Hatebreed – The Concrete Confessional (Album Review)

HATEBREED – The Concrete Confessional

OUT: 13th May, 2016


Jamey Jasta (Vocals)
Wayne Lozinak (Guitar, Vocals)
Frank „3 Gun“ Novinec (Guitar)
Chris Beattie (Bass)
Matt Byrne (Drums)


The old adage “If it’s broke, don’t fix it” has been one I have always applied to the DNA of Hatebreed. The band have developed a superpower when it comes to spewing forth brutal riffs made for moshpits around the world.

Having seen Hatebreed in 2012 I can truly attest to this power. Standing foot deep in mud, wet in the rain, watching as Hatebreed pummelled me into hardcore oblivion was probably one of the highlights of my life.

The-Concrete-ConfessionalThe Concrete Confessional – the band’s seventh record does the job of making me wish I was back in that moment. Front-man Jamey Jasta has traded in his brand of personal, positive hardcore lyrics for politically inspired anthems of change and the band he has surrounded himself with do what they do best with each song crushing your spirit.

Album opener ‘A.D’ hits like a rhino fuelled on redbull and steroids, the thrash inspired riffs adding a speed that is reminiscent of Slayer’s more punk fuelled cuts. The songs on the album barely reach the three minute mark with only one hitting above that length, which adds a real sense of brevity, the songs staying around just long enough to pummel your ears and senses into the ground before moving into the next pit anthem.

Not to say that Hatebreed have forgotten their hardcore roots with songs like ‘Something Off’ and ‘Walking the Knife’ recalling their early days with gang vocals and bouncing chugging riffs ensuring that they’ll still remain the number one band for invisible ninja fighting hardcore kids and gym junkies around the world.

Ending the album with ‘Serve Your Masters’ Jasta spits blood with the line “now serve your masters in hell” whilst the band chugs and drums to their final crescendo.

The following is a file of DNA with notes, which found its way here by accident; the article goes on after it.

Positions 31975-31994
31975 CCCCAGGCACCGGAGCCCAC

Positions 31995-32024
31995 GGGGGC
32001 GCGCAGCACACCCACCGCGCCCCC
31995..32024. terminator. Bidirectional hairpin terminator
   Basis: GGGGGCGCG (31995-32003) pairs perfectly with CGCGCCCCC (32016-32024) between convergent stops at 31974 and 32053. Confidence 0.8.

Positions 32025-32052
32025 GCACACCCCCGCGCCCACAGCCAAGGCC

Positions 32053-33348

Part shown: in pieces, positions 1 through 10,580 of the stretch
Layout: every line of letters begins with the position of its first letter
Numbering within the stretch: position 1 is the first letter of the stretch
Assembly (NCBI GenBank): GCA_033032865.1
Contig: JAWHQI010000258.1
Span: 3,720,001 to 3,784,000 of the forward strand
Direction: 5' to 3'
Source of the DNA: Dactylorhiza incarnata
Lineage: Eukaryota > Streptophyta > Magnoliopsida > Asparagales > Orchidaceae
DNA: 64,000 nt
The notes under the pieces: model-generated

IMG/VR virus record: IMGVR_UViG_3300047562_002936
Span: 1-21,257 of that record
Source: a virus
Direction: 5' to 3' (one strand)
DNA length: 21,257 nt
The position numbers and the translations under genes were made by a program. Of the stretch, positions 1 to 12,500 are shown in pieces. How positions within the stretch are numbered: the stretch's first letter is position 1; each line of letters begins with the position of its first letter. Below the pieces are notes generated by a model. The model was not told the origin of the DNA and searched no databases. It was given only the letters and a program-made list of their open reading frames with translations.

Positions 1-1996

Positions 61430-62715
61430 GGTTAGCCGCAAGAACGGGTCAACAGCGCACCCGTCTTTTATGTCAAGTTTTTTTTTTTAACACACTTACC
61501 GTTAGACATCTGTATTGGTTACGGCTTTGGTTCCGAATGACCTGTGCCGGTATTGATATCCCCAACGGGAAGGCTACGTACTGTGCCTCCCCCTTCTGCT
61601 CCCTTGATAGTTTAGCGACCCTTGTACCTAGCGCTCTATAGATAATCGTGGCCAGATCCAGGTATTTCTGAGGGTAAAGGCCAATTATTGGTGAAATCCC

It’s not hard to say that Hatebreed have crafted their best and most immediate album since Supremacy. If The Divinity of Purpose was the culmination of everything they had been working towards since their self-titled album, this album is a return to vintage Hatebreed with a chunkier, beefier metallic thrash/punk sound. Jasta’s most pissed off set of songs yet. Seven albums into their career and Hatebreed still continue spitting out mosh anthems better than anyone else in the genre.

Track listing
1. A.D.
2. Looking Down The Barrel Of Today
3. Seven Enemies
4. In The Walls
5. From Grace We’ve Fallen
6. Us Against Us
7. Something’s Off
8. Remember When
9. Slaughtered In Their Dreams
10. The Apex Within
11. Walking The Knife
12. Dissonance
13. Serve Your Masters

Listen to our interview with front man, Jamey Jasta talking about the new album and more, here

By Kaydan Howison








About Plugga73 (370 Articles)
Writing, reviewing, interviewing, exploring new and old heavy music. From punk to grunge to hardcore to death metal to thrash and everything in between. I've been writing in the music industry now for several years including the websites LOUD, SF Media, Tone Deaf, The Metal Review and AMNplify. I'll be the one talking about bands from the 90s all the time..... Hit me up on twitter @Plugga73

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